The Weight of Water – Review

The Weight of Water by Sarah Crossan, published by Bloomsbury Publishing Plc in 2011.

Strange how you don’t plan to read a book but it draws you in to its inner world and consumes your time.

Intrigued by the cover and the title of this book, I took it off the shelf to flip through.

An hour and a half later I had read it through – unintentionally. When I look back to think what it was about, the story is simple enough but emotionally complex.

Taking the view of the child in a marital break-up, Sarah Crossan manages to beguile us into the tale by an understory of bullying, teen romance, and racial difference. The overarching theme is of relationships, The book takes us from separation, desperation, hope, despair and brings a gleam of new hope toward the end.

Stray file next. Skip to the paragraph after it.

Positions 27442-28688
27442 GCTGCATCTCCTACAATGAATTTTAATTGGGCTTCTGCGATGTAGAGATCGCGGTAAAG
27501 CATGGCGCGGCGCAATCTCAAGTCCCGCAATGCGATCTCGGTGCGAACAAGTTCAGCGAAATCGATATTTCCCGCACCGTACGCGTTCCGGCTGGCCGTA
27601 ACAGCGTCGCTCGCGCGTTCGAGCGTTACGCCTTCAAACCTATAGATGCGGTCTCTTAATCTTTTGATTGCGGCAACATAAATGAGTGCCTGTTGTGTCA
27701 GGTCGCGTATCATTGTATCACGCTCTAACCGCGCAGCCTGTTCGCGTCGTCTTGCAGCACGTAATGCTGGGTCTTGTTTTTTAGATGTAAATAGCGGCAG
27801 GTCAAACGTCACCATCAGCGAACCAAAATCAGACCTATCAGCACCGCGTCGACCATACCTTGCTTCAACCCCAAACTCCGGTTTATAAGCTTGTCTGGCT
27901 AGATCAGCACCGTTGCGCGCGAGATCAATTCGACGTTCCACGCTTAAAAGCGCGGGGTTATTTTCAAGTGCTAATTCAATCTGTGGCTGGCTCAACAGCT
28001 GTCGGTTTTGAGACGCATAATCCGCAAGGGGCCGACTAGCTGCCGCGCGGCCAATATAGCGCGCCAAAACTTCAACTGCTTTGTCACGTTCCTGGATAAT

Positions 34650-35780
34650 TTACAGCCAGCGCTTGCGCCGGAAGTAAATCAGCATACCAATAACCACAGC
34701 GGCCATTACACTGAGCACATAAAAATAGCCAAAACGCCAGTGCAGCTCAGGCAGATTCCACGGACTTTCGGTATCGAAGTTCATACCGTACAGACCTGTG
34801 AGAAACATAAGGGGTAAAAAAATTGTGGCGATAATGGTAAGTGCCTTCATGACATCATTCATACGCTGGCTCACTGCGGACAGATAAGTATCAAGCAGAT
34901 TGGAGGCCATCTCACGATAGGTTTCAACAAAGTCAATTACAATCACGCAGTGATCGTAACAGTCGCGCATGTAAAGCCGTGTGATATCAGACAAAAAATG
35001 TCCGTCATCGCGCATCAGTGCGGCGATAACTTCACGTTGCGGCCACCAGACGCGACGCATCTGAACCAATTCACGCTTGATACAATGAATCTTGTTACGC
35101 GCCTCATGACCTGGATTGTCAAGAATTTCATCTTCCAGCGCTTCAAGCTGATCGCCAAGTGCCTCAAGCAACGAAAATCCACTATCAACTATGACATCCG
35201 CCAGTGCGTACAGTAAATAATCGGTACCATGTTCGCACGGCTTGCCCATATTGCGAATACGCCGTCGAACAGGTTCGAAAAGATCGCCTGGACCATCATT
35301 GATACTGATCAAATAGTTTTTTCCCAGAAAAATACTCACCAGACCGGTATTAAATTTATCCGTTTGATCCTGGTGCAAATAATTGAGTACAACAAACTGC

In between we are introduced to how people handle change and cultural adaptation. This is achieved through the eyes of a child and her own consequential life as an innocent player.

The device to write the story is prose poetry, a method which totally befits the telling of a story by a thirteen year old girl. Uncomplicated sentences. Statements of thought from the heart. Observational cadence. It works.

Definitely worth a read, especially as an example of a different way to approach story.

Check it out here. You won’t be disappointed.

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